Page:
IL-12 and IL-2 can stimulate mitogen- or CD3-activated T cells to proliferate, produce IFN-gamma, and kill tumor cells. The magnitude of these functional responses is greatly augmented when T cells are activated by the combination of IL-12 and IL-2. Although peripheral blood T cells are largely unresponsive to these cytokines without prior activation, a small subset of CD8+ T cells (CD8+CD18bright) is strongly activated by the combination of IL-12 and IL-2. In this report we show that the functional synergy between IL-12 and IL-2 in CD8+CD18bright T cells correlates with the activation of the stress kinases, p38 mitogen-activated protein (MAP) kinase and stress-activated protein kinase (SAPK)/Jun N-terminal kinase, but not with the activation of the extracellular signal-regulated kinases. The functional synergy between IL-2 and IL-12 is also associated with a prominent increase in STAT1 and STAT3 serine phosphorylation over that observed with IL-12 or IL-2 alone. By contrast, STAT tyrosine phosphorylation is not augmented over that seen with either cytokine alone. A specific inhibitor of p38 MAP kinase completely inhibits the serine phosphorylation of STAT1 and STAT3 induced by IL-12 and IL-2 and abrogates the functional synergy between IL-12 and IL-2 without affecting STAT tyrosine phosphorylation. This suggests that p38 MAP kinase may play an important role in regulating STAT serine phosphorylation in response to the combination of IL-12 and IL-2. Furthermore, these findings indicate that the optimal activation of T cells by IL-12 and IL-2 may depend on an interaction between the p38 MAP kinase and Janus kinase/STAT signaling pathways. (+info)
(6/523) Human cytomegalovirus IE1 protein activates AP-1 through a cellular protein kinase(s).
During human cytomegalovirus (HCMV) infection, a rapid increase in AP-1 activity is detected. In this study, activation of transcription from promoters containing AP-1-binding sites by the IE1 protein of HCMV was examined. In transient transfection assays with reporter plasmids, it was found that IE1 strongly induced AP-1-driven transcription. Cells stably expressing IE1 also showed higher levels of AP-1 activity than did control cells. IE1 expression did not raise levels of c-jun and c-fos RNA, as determined by quantitative RT-PCR. AP-1 induction by IE1 was blocked efficiently by protein kinase inhibitors in a cell type-dependent manner; for example, by staurosporine in the human microglial cell line U373MG and by H7 in the human promonocytic cell line U937. IE1-driven activation of AP-1 was increased dramatically by mitogen-activated protein kinase/extracellular signal-regulated kinase kinase kinase 1 (MEKK1). The results of this study indicate that IE1 activates AP-1 at the post-transcriptional level and that MEKK1 may play an important role in this process. (+info)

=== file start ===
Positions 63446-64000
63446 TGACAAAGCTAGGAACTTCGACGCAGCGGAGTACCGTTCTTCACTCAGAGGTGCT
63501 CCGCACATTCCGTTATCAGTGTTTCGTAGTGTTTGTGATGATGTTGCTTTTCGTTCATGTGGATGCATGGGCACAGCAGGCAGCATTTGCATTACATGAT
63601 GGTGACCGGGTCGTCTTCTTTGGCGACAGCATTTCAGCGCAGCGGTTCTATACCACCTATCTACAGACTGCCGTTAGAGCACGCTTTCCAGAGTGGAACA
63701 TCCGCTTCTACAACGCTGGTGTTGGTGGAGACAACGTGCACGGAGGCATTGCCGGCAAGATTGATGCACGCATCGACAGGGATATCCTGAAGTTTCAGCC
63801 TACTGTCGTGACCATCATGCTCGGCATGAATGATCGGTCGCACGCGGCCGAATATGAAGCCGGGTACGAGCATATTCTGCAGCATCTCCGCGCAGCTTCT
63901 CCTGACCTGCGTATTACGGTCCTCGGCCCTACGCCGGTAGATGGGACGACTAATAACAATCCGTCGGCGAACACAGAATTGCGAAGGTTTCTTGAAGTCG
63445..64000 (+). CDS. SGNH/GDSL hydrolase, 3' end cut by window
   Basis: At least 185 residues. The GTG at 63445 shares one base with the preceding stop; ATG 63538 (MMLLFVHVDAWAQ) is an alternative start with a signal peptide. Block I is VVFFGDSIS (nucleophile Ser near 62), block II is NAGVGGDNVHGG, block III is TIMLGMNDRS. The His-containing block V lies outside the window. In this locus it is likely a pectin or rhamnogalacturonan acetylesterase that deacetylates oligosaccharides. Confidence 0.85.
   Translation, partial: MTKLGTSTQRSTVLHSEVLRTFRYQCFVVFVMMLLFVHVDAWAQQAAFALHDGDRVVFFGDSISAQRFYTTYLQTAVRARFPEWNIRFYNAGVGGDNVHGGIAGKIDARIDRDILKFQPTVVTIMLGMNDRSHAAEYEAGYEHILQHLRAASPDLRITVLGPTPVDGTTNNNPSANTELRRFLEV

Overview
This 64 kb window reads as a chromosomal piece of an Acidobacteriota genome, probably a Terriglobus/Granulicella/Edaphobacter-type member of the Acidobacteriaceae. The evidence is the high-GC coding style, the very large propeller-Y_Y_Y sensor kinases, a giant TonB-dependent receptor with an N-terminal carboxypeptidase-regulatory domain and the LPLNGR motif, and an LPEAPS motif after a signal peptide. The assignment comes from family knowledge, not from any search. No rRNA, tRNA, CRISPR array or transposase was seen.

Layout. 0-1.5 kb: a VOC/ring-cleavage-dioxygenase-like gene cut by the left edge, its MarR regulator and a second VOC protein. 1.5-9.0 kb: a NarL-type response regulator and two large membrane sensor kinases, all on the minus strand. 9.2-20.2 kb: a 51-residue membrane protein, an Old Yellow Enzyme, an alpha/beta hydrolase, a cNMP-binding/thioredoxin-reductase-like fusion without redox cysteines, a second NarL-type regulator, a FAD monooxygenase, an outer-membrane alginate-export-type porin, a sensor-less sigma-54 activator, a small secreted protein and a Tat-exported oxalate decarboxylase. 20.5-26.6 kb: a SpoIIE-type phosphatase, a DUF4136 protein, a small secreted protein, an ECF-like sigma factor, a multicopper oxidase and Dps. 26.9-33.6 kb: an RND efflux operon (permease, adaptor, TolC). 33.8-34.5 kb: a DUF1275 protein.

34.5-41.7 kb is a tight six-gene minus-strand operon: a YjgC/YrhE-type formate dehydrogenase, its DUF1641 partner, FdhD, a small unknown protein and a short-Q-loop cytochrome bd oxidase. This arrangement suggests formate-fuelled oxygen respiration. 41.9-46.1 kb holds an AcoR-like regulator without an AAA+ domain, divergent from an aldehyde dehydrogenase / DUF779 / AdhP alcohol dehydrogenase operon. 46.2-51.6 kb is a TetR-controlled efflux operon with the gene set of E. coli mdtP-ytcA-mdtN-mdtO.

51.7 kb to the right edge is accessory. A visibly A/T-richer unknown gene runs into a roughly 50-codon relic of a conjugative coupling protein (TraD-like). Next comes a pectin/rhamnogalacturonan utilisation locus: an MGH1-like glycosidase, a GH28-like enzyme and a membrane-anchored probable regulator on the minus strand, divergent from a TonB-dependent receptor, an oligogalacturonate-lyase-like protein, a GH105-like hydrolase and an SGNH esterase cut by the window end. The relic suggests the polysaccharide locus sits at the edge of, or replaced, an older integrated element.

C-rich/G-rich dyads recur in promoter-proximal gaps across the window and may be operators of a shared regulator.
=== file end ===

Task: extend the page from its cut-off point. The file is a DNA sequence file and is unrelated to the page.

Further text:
(7/523) Signaling through CD5 involves acidic sphingomyelinase, protein kinase C-zeta, mitogen-activated protein kinase kinase, and c-Jun NH2-terminal kinase.
The CD5 lymphocyte surface glycoprotein is a coreceptor involved in the modulation of Ag-specific receptor-mediated activation and differentiation signals. The molecular basis for its modulatory properties is not yet well understood. In the present study we describe early biochemical events triggered by CD5 stimulation, which include the phosphatidylcholine-specific phospholipase C (PC-PLC)-dependent activation of acidic sphingomyelinase (A-SMase) in normal and lymphoblastoid T and B cells. The functional coupling of PC-PLC and A-SMase is demonstrated by the abrogation of A-SMase activation by 1) xanthogenate tricyclodecan-9-yl (D609), a selective inhibitor of PC-PLC, and 2) replacement of several C-terminal serine residues (S458, S459, and S461) present in the cytoplasmic tail of CD5 that are known to be critical for PC-PLC activation. Additionally, we demonstrate that activation of protein kinase C-zeta (PKC-zeta) and members of the mitogen-activated protein kinase (MAPK) cascade (MAPK kinase and c-Jun NH2-terminal kinase), but not the NF-kappaB, are downstream events of the CD5 signaling pathway. A-SMase, PKC-zeta, and MAPK family members are key mediators of cell responses as diverse as proliferation, differentiation, and growth arrest and may contribute to CD5-mediated modulation of TCR or BCR signaling. (+info)
(8/523) VEGF activates protein kinase C-dependent, but Ras-independent Raf-MEK-MAP kinase pathway for DNA synthesis in primary endothelial cells.
KDR/FIk-1 tyrosine kinase, one of the two VEGF receptors induces mitogenesis and differentiation of vascular endothelial cells. We have previously reported that a major target molecule of KDR/Flk-1 kinase is PLC-gamma, and that VEGF induces activation of MAP kinase, mainly mediated by protein kinase C (PKC) in the NIH3T3 cells overexpressing KDR/FIk-1 (Takahashi and Shibuya, 1997). However, the signal transduction initiated from VEGF in endothelial cells remains to be elucidated. In primary sinusoidal endothelial cells which showed strictly VEGF-dependent growth, we found that VEGF stimulated the activation of Raf-1-MEK-MAP kinase cascade. To our surprise, an important regulator, Ras was not efficiently activated to a significant level in response to VEGF. Consistent with this, dominant-negative Ras did not block the VEGF-induced phosphorylation of MAP kinase. On the other hand, PKC-specific inhibitors severely reduced VEGF-dependent phosphorylation of MEK, activation of MAP kinase and subsequent DNA synthesis. A potent PI3 kinase inhibitor, Wortmannin, could not inhibit either of them. These results suggest that in primary endothelial cells, VEGF-induced activation of Raf-MEK-MAP kinase and DNA synthesis are mainly mediated by PKC-dependent pathway, much more than by Ras-dependent or PI3 kinase-dependent pathway. (+info)